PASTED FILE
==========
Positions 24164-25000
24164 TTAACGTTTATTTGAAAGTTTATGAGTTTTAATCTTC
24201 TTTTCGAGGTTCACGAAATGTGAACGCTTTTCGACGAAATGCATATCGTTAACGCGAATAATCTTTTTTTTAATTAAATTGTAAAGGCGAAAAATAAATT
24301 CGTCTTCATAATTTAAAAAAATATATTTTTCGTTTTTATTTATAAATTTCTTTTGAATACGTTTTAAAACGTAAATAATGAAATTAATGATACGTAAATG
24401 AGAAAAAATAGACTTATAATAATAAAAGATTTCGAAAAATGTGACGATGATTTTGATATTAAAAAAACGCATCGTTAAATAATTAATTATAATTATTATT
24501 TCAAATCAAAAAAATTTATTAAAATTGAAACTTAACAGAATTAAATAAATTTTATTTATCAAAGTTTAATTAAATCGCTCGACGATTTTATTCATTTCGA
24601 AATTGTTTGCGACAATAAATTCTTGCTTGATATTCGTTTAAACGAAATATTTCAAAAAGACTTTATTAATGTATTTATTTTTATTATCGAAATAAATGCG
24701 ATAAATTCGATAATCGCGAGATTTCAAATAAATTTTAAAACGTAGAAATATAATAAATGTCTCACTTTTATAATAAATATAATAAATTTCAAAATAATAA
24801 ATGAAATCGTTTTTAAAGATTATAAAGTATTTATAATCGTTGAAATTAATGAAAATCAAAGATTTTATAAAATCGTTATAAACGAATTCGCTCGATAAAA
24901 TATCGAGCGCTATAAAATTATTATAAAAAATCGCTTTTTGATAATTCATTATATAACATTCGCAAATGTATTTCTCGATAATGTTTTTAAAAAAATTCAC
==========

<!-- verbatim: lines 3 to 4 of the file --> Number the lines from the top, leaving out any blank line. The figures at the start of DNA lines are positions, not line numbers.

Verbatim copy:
24201 TTTTCGAGGTTCACGAAATGTGAACGCTTTTCGACGAAATGCATATCGTTAACGCGAATAATCTTTTTTTTAATTAAATTGTAAAGGCGAAAAATAAATT
24301 CGTCTTCATAATTTAAAAAAATATATTTTTCGTTTTTATTTATAAATTTCTTTTGAATACGTTTTAAAACGTAAATAATGAAATTAATGATACGTAAATG